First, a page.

I want them to develop a love for healthy food and exercise, so they can live healthy lives. I don’t want them fighting disease, illness or depression. Instead, I want them to make the most out of life.

don't tell people your dreamsI want my kids to be the best they can be and know it’s okay to aspire to greatness. I want them to be proud of who they are as people and what they contribute to the world. I want them to value their uniqueness and special gifts they have been blessed with, and to use those gifts to help others.

I want them to be resilient enough to rise above negativity and hate, and know that when they experience that, it is not a reflection of them, but rather the person who is being negative and hateful. I want them to be confident in who they are, and to never, ever let others’ negativity get the better of them, or cause them to think negatively of themselves.

I want them to seize opportunities when they come along, without worrying about whether they are ‘good enough’ to follow through. I want them to be confident in themselves and their abilities. I want them to trust themselves, and know that they will always find a solution to a problem.

I realise that is a pretty big dream I have for my kids. But I believe it is a worthy dream.

While it’s true that none of us can control how our kids’ lives turn out, we do have an opportunity to model to them what we value in life.

I’m not saying that I am all of the above — but I am working on being so.

The interesting thing about all of this is that since writing down WHY I am making positive changes in my life, I find myself reflecting on the above while I am doing other seemingly mundane and meaningless things such as cleaning the bathroom, doing the grocery shopping and taking out the rubbish.

Although I am not fully embracing the less appealing tasks involved in raising kids, every now and then I catch myself thinking “Why am I REALLY doing this?” And it causes me to turn my negative feelings about these jobs into more meaningful ones.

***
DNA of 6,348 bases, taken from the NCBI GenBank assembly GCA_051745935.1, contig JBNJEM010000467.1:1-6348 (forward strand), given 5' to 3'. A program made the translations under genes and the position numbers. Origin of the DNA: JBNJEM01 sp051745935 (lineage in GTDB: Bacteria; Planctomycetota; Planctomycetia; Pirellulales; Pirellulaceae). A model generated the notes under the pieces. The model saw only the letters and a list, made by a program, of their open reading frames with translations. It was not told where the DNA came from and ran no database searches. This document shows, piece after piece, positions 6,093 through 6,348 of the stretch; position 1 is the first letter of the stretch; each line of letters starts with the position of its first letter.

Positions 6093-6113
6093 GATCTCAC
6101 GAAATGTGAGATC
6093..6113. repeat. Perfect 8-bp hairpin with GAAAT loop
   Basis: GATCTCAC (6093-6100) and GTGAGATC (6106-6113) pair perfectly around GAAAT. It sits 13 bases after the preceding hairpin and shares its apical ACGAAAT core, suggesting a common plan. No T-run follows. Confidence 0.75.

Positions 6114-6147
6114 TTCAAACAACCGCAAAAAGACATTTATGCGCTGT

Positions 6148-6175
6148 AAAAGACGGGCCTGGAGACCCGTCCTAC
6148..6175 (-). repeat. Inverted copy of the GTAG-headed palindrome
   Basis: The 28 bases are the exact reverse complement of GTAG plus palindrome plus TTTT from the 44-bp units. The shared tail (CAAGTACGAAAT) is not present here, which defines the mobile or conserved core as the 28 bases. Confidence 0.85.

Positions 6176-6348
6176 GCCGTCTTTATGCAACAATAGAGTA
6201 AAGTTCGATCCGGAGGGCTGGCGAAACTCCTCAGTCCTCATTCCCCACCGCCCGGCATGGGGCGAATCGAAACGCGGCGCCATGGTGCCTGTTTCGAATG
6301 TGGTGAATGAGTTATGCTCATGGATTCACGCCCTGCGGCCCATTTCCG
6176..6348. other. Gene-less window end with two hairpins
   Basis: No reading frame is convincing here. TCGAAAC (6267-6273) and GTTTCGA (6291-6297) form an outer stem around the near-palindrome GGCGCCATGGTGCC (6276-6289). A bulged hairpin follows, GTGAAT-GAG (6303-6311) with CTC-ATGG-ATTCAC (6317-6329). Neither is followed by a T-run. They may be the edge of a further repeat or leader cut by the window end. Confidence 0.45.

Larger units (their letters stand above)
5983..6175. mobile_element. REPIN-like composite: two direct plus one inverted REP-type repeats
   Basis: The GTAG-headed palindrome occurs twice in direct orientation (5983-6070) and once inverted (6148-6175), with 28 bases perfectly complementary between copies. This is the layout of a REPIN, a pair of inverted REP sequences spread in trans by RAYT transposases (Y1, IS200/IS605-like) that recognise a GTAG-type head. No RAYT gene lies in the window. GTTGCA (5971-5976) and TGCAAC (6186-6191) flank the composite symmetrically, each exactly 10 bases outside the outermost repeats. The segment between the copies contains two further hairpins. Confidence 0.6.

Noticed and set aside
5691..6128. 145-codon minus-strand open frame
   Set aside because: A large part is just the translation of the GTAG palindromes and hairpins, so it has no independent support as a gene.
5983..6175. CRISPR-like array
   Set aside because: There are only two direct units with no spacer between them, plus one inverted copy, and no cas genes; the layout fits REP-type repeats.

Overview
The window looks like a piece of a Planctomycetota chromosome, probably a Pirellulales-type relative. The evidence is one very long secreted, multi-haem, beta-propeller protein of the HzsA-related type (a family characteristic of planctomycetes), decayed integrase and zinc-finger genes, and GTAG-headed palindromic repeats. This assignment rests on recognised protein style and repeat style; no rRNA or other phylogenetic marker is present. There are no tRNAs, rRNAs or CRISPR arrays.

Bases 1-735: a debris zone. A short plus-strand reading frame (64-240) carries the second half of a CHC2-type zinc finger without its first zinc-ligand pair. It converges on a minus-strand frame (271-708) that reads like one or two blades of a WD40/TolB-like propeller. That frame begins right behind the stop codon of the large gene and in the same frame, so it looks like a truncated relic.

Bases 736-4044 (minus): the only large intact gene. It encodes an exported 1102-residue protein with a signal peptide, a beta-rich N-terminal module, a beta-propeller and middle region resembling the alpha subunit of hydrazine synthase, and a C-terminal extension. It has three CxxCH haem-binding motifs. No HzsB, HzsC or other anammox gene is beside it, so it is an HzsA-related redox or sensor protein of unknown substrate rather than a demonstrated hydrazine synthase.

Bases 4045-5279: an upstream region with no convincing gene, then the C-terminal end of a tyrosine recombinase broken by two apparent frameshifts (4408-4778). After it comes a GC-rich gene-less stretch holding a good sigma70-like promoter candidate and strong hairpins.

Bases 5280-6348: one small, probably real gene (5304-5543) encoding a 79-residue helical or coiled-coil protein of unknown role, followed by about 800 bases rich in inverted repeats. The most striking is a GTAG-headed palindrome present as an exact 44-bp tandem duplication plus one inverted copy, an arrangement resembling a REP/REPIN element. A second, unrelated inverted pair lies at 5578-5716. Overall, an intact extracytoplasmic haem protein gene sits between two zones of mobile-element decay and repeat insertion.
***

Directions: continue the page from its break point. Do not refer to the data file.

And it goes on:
Why do you do what you do?

cropped-twitterpic.jpgNerissa Bentley is a Melbourne-based freelance writer at Write to the Point Communications. This blog is just one of the things she writes in her spare time.

She also specialises in writing for the health and well-being market. As well as writing thoroughly researched articles, she can provide assistance with press releases, copywriting, editing, proofreading and communication strategies.

So if you would like her to help you, contact her at writetothepoint@hotmail.com


Tell me why….I don’t like Mondays

Monday. All you need is Monday

What’s your reaction to that word? It’s just another day of the week, isn’t it?

Apparently not.

Because most posts I see on Facebook on Mondays are negative ones. In fact, there are far more negative quotes about Mondays on the internet than positive ones.

So what’s going on?

Are our weekends that fabulous that we can’t face the thought of it all coming to an end on a Monday? Are our jobs that bad, that the thought of going back to them is almost unbearable? Or has it become the norm to whinge? Just because it’s Monday and everyone else is doing it?

So to find out the answers, I turned to science. Yes, there are scientific studies for this kind of stuff!

In 2005, a study carried out in Japan (which was later published in the American Journal of Hypertension), showed that many workers suffer a significant increase in blood pressure as they return to work after their weekend.

A few years prior to that, a study in Britain showed that there was a 20 per cent rise in the number of heart attacks at the beginning of the week. It was believed that work-related stress was to blame.